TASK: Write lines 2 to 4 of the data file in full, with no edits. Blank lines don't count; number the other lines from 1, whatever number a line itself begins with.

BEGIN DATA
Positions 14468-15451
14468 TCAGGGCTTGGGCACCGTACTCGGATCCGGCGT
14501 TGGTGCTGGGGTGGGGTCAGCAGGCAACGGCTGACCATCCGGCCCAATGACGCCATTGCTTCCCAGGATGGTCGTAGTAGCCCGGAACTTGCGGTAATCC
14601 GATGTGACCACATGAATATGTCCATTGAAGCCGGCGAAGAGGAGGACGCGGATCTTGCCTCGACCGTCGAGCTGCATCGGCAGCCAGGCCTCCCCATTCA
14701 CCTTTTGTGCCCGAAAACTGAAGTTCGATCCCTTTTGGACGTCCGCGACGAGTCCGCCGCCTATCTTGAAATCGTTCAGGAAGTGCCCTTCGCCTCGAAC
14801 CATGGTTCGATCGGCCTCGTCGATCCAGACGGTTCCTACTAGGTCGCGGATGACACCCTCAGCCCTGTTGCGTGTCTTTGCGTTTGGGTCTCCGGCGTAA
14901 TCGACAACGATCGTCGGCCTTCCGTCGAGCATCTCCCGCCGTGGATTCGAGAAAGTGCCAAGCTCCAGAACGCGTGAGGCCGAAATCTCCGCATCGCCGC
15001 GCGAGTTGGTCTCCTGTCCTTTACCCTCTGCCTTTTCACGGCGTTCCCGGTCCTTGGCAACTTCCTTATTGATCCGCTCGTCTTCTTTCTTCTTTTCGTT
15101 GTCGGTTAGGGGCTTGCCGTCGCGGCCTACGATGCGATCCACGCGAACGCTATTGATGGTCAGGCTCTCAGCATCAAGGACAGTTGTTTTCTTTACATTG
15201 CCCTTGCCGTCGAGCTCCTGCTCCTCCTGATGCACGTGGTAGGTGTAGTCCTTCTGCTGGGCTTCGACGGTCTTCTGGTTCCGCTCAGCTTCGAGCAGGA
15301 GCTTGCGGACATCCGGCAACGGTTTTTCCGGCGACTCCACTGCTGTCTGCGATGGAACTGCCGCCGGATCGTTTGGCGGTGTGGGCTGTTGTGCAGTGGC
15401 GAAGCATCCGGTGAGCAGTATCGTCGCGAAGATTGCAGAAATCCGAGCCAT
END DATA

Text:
14468 TCAGGGCTTGGGCACCGTACTCGGATCCGGCGT
14501 TGGTGCTGGGGTGGGGTCAGCAGGCAACGGCTGACCATCCGGCCCAATGACGCCATTGCTTCCCAGGATGGTCGTAGTAGCCCGGAACTTGCGGTAATCC
14601 GATGTGACCACATGAATATGTCCATTGAAGCCGGCGAAGAGGAGGACGCGGATCTTGCCTCGACCGTCGAGCTGCATCGGCAGCCAGGCCTCCCCATTCA